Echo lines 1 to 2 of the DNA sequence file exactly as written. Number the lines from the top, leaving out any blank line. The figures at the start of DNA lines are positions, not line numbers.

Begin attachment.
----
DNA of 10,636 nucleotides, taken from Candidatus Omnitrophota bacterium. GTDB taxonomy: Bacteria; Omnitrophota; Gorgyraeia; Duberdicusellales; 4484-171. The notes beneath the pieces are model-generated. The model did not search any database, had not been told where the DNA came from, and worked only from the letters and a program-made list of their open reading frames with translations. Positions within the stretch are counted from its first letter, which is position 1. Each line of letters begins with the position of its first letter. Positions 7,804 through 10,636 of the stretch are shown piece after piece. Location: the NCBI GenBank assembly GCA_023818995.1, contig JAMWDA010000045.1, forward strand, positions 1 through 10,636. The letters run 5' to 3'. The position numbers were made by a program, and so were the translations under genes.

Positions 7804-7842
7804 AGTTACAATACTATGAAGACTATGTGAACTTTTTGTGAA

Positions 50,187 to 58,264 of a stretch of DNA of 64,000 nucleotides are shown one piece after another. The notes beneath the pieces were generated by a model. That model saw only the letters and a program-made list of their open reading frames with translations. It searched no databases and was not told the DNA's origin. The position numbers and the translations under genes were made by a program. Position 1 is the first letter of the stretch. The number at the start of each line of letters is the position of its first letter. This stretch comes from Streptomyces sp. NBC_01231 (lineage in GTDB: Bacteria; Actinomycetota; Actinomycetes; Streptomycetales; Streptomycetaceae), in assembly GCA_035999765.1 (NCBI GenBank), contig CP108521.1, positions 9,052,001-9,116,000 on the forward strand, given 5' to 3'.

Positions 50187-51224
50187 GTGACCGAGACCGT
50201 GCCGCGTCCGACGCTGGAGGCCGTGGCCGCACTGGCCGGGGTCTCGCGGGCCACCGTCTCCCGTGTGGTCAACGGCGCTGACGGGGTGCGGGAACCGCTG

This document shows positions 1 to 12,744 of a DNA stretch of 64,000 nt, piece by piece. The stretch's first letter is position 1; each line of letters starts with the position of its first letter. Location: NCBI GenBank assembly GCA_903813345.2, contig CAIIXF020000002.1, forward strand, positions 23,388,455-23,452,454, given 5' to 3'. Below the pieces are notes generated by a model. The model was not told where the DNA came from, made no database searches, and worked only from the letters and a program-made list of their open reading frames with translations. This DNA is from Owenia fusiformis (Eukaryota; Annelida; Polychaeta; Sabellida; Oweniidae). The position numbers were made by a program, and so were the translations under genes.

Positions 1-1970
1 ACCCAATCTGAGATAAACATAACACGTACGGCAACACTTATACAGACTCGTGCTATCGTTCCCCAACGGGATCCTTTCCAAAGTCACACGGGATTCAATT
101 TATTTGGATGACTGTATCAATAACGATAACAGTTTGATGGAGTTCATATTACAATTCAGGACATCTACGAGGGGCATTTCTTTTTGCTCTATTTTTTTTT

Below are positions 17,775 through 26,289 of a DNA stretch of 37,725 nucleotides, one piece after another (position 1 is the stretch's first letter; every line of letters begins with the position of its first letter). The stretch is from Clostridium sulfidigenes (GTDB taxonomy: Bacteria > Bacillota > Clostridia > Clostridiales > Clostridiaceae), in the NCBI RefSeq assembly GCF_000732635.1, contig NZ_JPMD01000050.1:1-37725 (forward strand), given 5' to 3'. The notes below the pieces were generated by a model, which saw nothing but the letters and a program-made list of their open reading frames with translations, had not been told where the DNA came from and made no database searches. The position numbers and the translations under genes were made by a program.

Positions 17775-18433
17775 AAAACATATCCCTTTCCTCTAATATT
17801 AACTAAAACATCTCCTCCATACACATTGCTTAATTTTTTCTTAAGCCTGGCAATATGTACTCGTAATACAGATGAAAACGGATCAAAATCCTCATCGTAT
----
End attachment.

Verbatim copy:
DNA of 10,636 nucleotides, taken from Candidatus Omnitrophota bacterium. GTDB taxonomy: Bacteria; Omnitrophota; Gorgyraeia; Duberdicusellales; 4484-171. The notes beneath the pieces are model-generated. The model did not search any database, had not been told where the DNA came from, and worked only from the letters and a program-made list of their open reading frames with translations. Positions within the stretch are counted from its first letter, which is position 1. Each line of letters begins with the position of its first letter. Positions 7,804 through 10,636 of the stretch are shown piece after piece. Location: the NCBI GenBank assembly GCA_023818995.1, contig JAMWDA010000045.1, forward strand, positions 1 through 10,636. The letters run 5' to 3'. The position numbers were made by a program, and so were the translations under genes.

Positions 7804-7842